1) Make new friends. Join several professional networking groups in your industry.

2) Proactively develop and maintain a network of contacts outside of your core business. The best time to develop a professional network of people who will take your calls is before you need one.

3) Master your job to the expert level. Be known as the “go to” person. Be generous with your time and expertise.

4) Continue your education. Attend and finish college if you haven’t done so yet. For the duration of your career, take classes toward certifications and specializations, even if your company doesn’t pay for training.

5) If you’re seeking a position or greater status in your industry, attend the annual tradeshow in this space. Pay to play. Stay in the conference hotel, go to the seminars, and attend the gala dinner event. Be visible.

Most important, the connections you make and maintain today will be invaluable tomorrow.

Dianne Gubin & Associates


Sunday, March 7, 2010

Leadership Tips from the International Women's Festival 2010

Emerging Leadership

By Dr. Astrid Sheil
At the 3rd Annual International Women's Festival Santa Barbara, California

The day has arrived and the Festival is a beehive of activity with women talking, learning, sharing, buying, and oh, did I mention talking? The energy is palpable in the convention hall. The opening plenary panel on leadership really delivered great information and tips on leadership to the attendees.

Betsy Berkhemer-Credaire, the president of National Association of Women Business Owners (NAWBO-California), which represents 1.4 million women entrepreneurs in the state of California, was the facilitator for the kick-off panel. Betsy, who has had a stellar career in public relations, executive search, and broadcasting, offered some powerful data from national research on women leaders and entrepreneurs. “All the data indicates our leadership is different from men,” she stated. “Women are more persuasive in their leadership. We use more nurturing ways to accomplish our goals. We are more willing to take risks and ignore the rules. There is a sense of optimism that women share.”

As Victoria Colligan, the founder of Ladies Who Launch, noted in her opening remarks, “There is no one way to do this, no one way to be successful. The best way to learn is to share our stories.” Victoria knows from which she speaks. As the founder of the first new media company to provide resources, inspiration and community to women entrepreneurs, Victoria has been instrumental in helping women realize their entrepreneurial dreams. Her advice to women, “Find someone to model. Find a mentor—someone who can help you collaborate and build relationships. This will help you move your business forward.”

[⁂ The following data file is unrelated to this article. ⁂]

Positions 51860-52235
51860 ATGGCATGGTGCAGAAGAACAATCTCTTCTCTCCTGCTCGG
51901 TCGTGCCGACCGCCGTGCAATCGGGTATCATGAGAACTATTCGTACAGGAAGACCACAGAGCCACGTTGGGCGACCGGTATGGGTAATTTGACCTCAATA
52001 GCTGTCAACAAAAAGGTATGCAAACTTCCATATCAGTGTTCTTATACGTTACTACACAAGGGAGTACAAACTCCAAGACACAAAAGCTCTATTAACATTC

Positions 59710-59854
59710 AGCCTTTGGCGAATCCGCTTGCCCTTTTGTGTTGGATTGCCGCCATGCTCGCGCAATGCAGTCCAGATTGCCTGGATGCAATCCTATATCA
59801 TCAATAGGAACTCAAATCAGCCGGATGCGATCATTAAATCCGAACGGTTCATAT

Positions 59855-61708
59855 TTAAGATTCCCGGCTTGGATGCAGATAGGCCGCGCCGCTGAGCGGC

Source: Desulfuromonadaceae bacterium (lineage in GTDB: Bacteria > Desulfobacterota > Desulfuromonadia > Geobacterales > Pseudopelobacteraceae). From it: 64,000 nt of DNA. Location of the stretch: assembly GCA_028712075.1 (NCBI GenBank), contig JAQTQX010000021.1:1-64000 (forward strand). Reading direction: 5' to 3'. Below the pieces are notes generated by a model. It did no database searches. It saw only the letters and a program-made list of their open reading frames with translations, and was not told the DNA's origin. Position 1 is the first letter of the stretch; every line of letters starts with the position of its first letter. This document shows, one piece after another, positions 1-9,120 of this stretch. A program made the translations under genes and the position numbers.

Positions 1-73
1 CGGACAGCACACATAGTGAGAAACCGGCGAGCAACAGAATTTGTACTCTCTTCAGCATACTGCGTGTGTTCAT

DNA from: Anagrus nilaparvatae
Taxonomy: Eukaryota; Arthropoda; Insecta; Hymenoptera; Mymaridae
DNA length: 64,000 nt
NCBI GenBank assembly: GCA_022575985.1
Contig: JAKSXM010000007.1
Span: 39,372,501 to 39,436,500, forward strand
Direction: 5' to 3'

Denita Willoughby, the vice president of AT&T, talked about how inspirational her mother has been throughout her life. Her first job in high school was as a bagger at Ralph’s Grocery store. Her mother told her, “No matter what you do, be the best you can be. If you approach it with passion and pride, you will be successful and doors will open for you.” Denita went on to be promoted quickly to several leadership positions before she even graduated from high school and later graduated from Harvard University. She is a mentor, a leader and member of the board of directors of the Los Angeles Area Chamber of Commerce.

Margo Day, vice president for small and midmarket solutions for Microsoft Corporation, told the crowd that the keys to success are having a passion for what you do, creating a strong brand, keeping your word, and being authentic with your customers. She said, “Be true to yourself and genuine with others. People will naturally gravitate to you and will want to follow you.”

The tips for successful leadership came fast and furiously. Betsy summed up the panelists’ comments by saying, “The gem of leadership is inside every woman. The key is finding it and getting others to recognize it.” To do this, she concluded, “Get involved, volunteer, and accept responsibility.”

Astrid Sheil, PhD is the president of Sheil & Associates, a public relations consultancy. She is also associate chair of the communication studies department at Cal State University San Bernardino, where she teaches public relations and social media.  She is a member of the board of directors of the AndreSobel River of Life Foundation.